marched in a southeasterly course, crossing the Macon and Augusta Railroad, which had been destroyed by our troops, and encamped on the Gordon road. The enemy attacked the First Division, and were repulsed. Fifteenth Michigan Veteran Volunteer Infantry reported at 6 p. M. from Clinton. Marched this day ten miles. 23d, marched at 9 a. M. In the direction of Gordon by a circuitous route, reaching camp at 12 m. ; took position and fortified; marched five miles. 24th, left camp at 9 a. M. ; arriving at Irwinton at 3 p. M. ; marched five miles. 25th, resumed our march to the Oconee River, passing through the town of Irwinton, arriving at the river at 4 p. M. The enemy, being posted on the opposite bank, prevented our crossing. Artillery was placed in position and opened on their works. The Ninetieth Illinois and Ninety-ninth Indiana Volunteers were detailed to picket the river. The Seventeenth Army Corps joined us at this point. The Fourth Division and pontoon train also arrived. Distance marched, twelve miles. 26th, the enemy evacuated the opposite bank of the Oconee at 12 o'clock (night). At 6 p. M. crossed the river, marched two miles, and encamped. 27th, marched in a northeasterly course and encamped at Irwin's Cross-Roads at 12 m; distance marched, eight miles. 28th, resumed march and encamped; distance, fifteen miles. 29th, marched eighteen miles; roads in a terrible condition on account of rain. 30th, marched fifteen miles; had to corduroy and bridge the roads continually.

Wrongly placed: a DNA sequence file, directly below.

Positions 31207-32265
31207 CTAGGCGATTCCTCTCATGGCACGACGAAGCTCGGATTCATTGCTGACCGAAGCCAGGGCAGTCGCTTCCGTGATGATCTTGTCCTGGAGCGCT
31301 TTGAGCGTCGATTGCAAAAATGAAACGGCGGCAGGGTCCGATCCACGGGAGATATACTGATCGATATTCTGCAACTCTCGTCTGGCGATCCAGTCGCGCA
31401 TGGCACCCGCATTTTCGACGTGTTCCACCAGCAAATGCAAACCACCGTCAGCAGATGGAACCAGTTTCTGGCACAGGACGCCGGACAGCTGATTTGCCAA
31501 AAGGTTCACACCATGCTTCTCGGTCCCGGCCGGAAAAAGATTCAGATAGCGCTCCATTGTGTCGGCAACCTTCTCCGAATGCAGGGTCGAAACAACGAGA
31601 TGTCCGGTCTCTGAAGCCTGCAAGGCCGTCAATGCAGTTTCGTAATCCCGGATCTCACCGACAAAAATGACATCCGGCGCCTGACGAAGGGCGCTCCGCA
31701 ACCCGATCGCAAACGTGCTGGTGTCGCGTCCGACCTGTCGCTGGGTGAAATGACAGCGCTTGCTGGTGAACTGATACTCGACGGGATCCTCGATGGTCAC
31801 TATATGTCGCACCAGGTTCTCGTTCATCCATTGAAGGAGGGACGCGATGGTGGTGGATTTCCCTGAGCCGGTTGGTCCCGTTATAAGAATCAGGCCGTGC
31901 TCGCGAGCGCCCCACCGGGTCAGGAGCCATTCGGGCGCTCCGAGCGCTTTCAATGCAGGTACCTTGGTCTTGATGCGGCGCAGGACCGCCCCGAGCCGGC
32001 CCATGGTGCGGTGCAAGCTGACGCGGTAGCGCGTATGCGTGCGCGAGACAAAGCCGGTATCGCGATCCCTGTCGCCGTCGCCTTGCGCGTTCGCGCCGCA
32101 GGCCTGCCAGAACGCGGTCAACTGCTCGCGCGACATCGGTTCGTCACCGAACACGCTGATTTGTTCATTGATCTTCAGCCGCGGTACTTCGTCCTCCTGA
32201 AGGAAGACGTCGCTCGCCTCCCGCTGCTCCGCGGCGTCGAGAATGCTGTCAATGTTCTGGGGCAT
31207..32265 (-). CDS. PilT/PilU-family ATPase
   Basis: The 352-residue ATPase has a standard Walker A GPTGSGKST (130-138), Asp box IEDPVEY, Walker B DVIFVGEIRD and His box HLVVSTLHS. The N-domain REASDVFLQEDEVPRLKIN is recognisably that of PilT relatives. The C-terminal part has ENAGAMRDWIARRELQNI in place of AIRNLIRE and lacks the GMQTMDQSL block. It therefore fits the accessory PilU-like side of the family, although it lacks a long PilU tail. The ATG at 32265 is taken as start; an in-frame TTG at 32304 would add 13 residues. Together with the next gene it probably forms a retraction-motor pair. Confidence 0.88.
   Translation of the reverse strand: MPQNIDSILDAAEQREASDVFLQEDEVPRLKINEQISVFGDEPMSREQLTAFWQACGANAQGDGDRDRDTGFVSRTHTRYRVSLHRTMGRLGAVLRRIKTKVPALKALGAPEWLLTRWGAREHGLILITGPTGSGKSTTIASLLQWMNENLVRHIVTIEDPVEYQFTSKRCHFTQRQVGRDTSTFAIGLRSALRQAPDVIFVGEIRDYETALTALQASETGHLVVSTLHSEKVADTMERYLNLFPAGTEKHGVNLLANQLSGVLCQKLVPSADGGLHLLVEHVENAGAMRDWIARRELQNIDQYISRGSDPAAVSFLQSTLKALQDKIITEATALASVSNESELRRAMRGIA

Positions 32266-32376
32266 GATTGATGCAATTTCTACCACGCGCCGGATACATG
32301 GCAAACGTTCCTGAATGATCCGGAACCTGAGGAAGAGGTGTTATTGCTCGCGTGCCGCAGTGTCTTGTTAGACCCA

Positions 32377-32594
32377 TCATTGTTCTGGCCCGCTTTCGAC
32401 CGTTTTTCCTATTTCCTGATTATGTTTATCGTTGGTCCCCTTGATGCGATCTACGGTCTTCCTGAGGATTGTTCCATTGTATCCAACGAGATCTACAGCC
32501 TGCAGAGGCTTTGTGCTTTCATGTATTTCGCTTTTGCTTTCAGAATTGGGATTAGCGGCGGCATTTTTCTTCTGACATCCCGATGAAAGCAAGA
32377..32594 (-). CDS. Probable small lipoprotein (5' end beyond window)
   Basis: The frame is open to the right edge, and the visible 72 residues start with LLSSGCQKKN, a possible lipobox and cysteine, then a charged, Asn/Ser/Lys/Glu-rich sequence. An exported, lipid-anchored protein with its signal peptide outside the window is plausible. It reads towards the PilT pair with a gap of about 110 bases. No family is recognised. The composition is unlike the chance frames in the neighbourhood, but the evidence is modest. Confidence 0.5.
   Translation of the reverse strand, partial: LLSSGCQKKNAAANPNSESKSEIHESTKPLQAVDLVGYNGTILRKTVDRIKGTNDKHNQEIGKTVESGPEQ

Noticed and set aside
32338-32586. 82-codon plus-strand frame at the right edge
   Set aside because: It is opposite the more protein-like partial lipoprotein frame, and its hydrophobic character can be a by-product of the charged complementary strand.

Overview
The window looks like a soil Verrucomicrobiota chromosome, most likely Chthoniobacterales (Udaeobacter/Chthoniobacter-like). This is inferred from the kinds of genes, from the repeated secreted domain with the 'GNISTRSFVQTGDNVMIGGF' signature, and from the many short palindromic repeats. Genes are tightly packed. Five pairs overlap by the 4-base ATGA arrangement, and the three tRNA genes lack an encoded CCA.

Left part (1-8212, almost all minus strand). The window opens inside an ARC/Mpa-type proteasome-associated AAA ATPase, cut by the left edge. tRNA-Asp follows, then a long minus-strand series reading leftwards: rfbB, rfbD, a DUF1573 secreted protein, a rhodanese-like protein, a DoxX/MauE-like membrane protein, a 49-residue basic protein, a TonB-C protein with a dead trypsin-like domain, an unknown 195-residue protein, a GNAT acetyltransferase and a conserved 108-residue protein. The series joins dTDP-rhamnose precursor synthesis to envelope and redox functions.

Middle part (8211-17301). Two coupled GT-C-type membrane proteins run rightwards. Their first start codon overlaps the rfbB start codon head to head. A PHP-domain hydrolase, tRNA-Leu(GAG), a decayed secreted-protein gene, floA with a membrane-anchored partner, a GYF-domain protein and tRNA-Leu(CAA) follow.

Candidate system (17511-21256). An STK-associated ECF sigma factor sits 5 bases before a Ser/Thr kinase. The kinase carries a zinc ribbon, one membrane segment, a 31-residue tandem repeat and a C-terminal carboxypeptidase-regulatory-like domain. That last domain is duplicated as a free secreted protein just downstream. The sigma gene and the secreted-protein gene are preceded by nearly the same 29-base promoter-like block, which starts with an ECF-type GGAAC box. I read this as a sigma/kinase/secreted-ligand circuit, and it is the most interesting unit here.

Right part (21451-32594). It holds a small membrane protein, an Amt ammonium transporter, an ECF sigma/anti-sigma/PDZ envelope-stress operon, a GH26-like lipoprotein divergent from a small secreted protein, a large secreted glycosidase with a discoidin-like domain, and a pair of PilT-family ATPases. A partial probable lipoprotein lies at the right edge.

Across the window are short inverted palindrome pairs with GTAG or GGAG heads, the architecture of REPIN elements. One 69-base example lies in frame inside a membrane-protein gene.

On the 1st of December left camp at 7 a. M., passing through Cannouchee Post-Office, and encamped at the junction of the Jones Ferry and old Savannah roads, arriving at 5 p. M. ; marched fourteen miles. 2nd, at 8 a. M. marched on the Savannah road, crossing Scull's Creek, and encamped in Bulloch County; distance, ten miles. 3rd, marched and encamped on Lott's Creek; distance, five miles. 4th, at 8 a. M. resumed marched in a southerly course. At 3 p. M. some mounted forages of the division were attacked by some 600 cavalry near Statesborough, and driven back, until the enemy encountered the Seventieth Ohio Veteran Volunteer Infantry, who were in advance as guard for pioneers corduroying roads. The Seventieth Ohio gave them one volley, after which the rebels hastily retreated, leaving 6 killed and 1 wounded in our hands. Our loss slight. We encamped at Statesborough. Distance marched, fourteen miles. 5th, at 9 a. M. marched in an easterly direction, and encamped at 6 p. M. ; distance marched, thirteen miles. 6th, I was ordered to march to Jenk's Bridge and secure the crossing. Left camp between 6 and 7 a. M., leaving all my trains but four ambulances, two wagon-loads of ammunition, and the tool wagon. Upon arriving at the river found the bridge destroyed. The Fifteenth Michigan and Seventeenth Ohio Veteran Volunteer Infantry took position on the river-bank; the Forty-eight Illinois and Ninetieth Illinois and Ninety-ninth Indiana Volunteers were put in position faced to the rear, with a section of artillery from the Third Division on a hill back of the river half a mile. Distance marched, fifteen miles. Stacked arms and went into camp 12 m. The vigor of the troops and their earnest effort to reach the river, secure the bridge, and strike thee enemy's cavalry enabled us to make this march with astonishing quickness. When we arrived at the camp of the Third Division, which was one mile and a half nearer Jenk's Bridge than our camp, we waited one hour and a half at least for the artillery, which had not been notified that they were to accompany the expedition. This delay in the outset, and some skirmishing on the way left, the actual marching time less than four hours. 7th, we were ordered to the Cannouchee River to hold and save the bridge across the river if possible. We met the enemy's